Minneapolis officials imposed a curfew and Governor Tim Walz sent in the National Guard last night (Wed) after looting and riots in the downtown area — sparked by untrue rumors that a shooting suspect who killed himself on the Nicollet Mall had actually been shot by police.

“To come together and fix those issues, they’re not gonna be fixed with violence or looting Target. They’re not gonna be fixed, and our mental health crisis is not gonna be fixed, by spreading false rumors about a situation that was unfolding.”

The governor said calm will be restored:

“I am simply not going to allow us to backslide.   I am not going to allow a few folks to disrupt what is an important conversation and movements towards– to reforms that need to happen.”

“We had the tragic loss of two people, did not involve police or police shooting, and the situation has gotten to the point now where it’s absolutely unacceptable.”

The governor appealed for calm — and said to those looting and rioting:

“It’s clear that this has nothing to do with asking for reforms. It has everything to do with unlawful behavior — then there should be an expectation you’d be arrested.”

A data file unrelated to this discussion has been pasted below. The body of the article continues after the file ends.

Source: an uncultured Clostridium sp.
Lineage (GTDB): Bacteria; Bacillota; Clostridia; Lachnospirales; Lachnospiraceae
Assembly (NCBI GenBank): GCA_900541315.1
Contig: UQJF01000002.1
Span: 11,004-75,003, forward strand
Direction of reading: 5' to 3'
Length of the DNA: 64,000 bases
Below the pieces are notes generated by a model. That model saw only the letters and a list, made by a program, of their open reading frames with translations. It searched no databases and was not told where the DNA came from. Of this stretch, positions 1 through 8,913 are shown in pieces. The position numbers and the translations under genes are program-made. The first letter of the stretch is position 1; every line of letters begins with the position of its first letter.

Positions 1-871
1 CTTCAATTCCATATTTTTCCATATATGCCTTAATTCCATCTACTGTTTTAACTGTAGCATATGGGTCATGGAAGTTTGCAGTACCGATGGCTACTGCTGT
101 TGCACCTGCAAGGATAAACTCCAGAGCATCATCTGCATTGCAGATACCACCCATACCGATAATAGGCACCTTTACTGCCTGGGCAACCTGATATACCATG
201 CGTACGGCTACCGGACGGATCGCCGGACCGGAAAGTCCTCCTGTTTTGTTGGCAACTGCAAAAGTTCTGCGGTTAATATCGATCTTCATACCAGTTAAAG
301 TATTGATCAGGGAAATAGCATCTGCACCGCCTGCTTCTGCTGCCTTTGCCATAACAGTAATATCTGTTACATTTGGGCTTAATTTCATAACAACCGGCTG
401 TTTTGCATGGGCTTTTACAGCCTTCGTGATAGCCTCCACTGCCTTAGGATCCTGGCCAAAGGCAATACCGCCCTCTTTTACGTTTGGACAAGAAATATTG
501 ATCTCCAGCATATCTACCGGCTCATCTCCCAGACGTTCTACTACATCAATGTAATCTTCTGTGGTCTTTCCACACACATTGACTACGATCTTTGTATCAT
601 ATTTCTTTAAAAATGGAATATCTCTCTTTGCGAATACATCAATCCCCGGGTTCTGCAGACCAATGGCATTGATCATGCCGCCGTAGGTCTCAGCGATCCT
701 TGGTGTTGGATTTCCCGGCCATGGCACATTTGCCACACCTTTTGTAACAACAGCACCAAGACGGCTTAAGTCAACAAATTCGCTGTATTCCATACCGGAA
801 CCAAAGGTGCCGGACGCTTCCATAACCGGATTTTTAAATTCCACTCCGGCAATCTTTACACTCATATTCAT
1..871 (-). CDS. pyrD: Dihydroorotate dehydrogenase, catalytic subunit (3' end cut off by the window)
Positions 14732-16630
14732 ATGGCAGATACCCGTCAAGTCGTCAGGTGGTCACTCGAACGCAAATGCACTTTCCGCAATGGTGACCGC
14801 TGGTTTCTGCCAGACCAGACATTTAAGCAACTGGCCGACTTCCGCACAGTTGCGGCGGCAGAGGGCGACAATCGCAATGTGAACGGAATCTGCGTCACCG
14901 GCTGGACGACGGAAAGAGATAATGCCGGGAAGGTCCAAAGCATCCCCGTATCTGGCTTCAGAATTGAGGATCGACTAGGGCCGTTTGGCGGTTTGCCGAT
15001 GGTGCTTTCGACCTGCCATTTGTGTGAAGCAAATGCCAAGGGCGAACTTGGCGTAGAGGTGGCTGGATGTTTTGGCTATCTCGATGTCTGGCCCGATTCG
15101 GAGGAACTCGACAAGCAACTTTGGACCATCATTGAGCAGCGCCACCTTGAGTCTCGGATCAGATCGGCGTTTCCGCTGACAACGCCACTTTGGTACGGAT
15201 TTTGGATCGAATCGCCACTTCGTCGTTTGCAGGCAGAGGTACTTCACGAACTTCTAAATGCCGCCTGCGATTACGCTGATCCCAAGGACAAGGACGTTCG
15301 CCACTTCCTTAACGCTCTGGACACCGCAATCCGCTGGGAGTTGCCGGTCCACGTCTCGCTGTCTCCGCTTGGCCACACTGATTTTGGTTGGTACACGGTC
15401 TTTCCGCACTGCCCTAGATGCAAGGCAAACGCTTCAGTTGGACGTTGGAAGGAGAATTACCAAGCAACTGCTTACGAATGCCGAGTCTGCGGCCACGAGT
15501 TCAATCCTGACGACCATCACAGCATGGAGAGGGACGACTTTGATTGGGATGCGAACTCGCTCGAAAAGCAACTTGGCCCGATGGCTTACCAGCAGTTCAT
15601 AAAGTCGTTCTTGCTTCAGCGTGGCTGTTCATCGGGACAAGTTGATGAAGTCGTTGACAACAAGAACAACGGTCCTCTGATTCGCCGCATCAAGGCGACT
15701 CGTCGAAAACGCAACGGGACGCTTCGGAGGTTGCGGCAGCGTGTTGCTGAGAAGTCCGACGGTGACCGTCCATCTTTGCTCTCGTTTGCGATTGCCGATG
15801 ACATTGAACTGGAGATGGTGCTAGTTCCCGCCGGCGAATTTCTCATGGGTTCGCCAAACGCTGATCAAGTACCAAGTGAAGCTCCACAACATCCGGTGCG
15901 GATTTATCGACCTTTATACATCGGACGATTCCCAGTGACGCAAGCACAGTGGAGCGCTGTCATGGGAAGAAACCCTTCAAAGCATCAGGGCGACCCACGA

Walz said late last night (Wed):

“Our units are moving, to make sure that calm and the space to have the important conversation that is ongoing, and the space to grieve when we saw Kenosha or George Floyd or Saint Louis.”

State Corrections Commissioner Paul Schnell:

“At this stage the objective is, we want to clear downtown to restore the calm that the governor talked about. That’s the mission at hand.”

Schnell said in addition to looting and property damage, bottles were thrown, commercial-grade fireworks were set off, and there were reports of shots fired.

The governor, at the request of Minneapolis officials, sent in specialized military police units to augment Minneapolis police and the State Patrol. Brigadier General Shawn Manke, Adjutant General of the Minnesota National Guard said:

“Yes, we’re prepared to increase the forces if we need to increase the forces.”At the Republican National Convention, Vice President Mike Pence denounced what he called chaos in major U-S cities:

“The violence must stop, whether in Minneapolis, Portland or Kenosha. Too many heroes have died defending our freedom to see Americans strike each other down. We will have law and order.”

Pence told the convention that the country doesn’t have to choose between law enforcement and standing with our African American neighbors:

“From the first days of this administration, we’ve done both and we will keep supporting law enforcement and we keep supporting our African American and minority communities across this land for four more years.”